Body Imperfect: Real Beauty and Anti-Eating Disorder Ads

My sister recently directed my attention to a 1998 ad campaign from The Body Shop showcasing “Ruby,” a pleasantly plump anti-Barbie, intended to challenge stereotypes of beauty.

So rather than inundate you with my feminist rantings about how the beauty industry encourages low self-esteem, poor self-image and eating disorders among women…or how over-sexualized images of girls leads to their objectification, which in turn plays an important role in gender inequities…

I will say simply: I’m loving Ruby’s rubenesque lady lumps.
But isn’t The Body Shop and more recently Dove, with their Real Beauty Campaign, in the money-making business? Aren’t they just marketing a positive-self-image-message for profit?
I don’t want to go off on an anti-capitalist rant either, but rather admit to my own self-doubts, insecurities and impossible ideals of beauty. And, more importantly, valuing other’s opinions—whether it be The Industry, The Man, or The Hubby—above my own. I’ve done my fair share of rating body parts, double triple quadruple checking myself in the mirror, or assailing the hubby with does my ass look too big in this?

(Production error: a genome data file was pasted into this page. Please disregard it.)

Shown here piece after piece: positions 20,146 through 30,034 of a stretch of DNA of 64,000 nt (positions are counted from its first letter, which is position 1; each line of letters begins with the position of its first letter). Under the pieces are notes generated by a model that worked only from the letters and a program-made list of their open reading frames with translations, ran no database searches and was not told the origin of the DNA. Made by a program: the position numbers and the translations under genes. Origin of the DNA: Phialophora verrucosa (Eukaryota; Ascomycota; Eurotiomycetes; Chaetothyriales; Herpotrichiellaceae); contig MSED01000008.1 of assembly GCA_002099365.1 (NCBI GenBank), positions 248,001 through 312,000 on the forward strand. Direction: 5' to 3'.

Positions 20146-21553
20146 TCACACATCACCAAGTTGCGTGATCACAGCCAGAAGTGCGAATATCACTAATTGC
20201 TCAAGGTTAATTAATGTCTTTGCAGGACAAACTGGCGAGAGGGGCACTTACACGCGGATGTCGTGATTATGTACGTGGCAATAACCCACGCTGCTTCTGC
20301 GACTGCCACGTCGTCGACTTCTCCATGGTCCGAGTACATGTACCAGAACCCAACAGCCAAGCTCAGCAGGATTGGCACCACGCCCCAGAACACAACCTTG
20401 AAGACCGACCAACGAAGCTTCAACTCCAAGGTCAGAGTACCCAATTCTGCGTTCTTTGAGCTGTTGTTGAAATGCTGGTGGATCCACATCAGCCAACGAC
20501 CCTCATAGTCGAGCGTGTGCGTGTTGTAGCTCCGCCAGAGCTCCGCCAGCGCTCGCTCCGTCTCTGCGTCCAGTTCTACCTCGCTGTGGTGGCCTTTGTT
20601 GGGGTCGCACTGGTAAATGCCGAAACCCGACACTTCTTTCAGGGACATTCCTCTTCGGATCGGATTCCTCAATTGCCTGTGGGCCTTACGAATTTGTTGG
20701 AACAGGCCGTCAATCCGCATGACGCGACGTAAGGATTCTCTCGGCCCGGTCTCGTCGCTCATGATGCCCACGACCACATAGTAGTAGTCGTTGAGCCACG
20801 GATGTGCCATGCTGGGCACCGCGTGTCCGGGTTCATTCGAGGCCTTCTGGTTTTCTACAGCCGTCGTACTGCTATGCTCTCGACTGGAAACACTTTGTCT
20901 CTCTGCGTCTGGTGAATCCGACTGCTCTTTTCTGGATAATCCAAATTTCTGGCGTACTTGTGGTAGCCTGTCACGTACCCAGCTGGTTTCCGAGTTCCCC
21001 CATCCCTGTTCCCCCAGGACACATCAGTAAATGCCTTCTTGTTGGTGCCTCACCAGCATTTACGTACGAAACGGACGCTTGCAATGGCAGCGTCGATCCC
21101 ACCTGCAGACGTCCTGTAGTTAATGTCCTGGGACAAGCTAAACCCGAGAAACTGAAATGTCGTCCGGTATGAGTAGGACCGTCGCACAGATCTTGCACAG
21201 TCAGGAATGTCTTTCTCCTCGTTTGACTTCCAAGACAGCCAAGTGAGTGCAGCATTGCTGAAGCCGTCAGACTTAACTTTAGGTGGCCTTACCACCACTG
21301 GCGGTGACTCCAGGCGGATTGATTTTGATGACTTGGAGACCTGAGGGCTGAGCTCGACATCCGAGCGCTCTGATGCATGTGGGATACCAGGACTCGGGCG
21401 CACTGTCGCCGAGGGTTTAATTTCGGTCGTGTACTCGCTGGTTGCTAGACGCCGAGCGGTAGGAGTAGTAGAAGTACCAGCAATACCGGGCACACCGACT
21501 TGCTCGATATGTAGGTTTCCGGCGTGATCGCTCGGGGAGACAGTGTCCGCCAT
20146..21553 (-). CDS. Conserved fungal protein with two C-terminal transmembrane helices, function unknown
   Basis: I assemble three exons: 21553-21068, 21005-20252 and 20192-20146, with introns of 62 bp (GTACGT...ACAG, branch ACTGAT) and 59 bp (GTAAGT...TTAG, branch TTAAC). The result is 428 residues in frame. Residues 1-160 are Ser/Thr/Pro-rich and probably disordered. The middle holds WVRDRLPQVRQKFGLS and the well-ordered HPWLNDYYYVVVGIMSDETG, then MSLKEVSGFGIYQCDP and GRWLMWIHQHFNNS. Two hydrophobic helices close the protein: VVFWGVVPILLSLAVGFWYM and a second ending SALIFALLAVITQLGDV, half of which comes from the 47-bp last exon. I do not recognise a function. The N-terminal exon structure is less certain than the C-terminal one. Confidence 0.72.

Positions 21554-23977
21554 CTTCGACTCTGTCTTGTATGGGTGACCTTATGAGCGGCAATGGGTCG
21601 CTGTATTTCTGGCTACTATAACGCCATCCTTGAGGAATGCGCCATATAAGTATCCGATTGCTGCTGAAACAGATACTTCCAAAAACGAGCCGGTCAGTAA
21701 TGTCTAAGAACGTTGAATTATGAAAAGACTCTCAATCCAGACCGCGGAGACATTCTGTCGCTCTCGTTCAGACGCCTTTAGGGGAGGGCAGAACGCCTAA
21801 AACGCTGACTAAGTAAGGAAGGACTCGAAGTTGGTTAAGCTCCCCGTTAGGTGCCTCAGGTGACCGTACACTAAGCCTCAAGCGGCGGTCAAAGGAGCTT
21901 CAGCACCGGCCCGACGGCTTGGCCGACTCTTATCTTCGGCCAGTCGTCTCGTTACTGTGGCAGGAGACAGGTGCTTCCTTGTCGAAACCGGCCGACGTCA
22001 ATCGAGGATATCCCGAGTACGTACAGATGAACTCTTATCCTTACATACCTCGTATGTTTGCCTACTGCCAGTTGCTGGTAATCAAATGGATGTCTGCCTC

Where does this overreliance on other’s acceptance come from?
I wore a rubber band around my wrist for a day, and snapped it whenever I had a critical thought about others or myself. I snapped it quite a bit a lot. A popular practice among smokers trying to quit, I too came to realize my own unpleasant addiction, an obsession with perfection.
Wanting perfection, fearing I won’t achieve it, and feeling inadequate if I can’t be perfect.  
Three dirty habits I’d like to lose. And replace with courage—courage to be imperfect. My courage campaign would feature the real women in my life—how I love them for who they are and not for their ability to meet certain criteria.
Before I place any more reliance on an industry—positive messaging or not—I’ll place more heed on my own opinions and start the revolution first from within.
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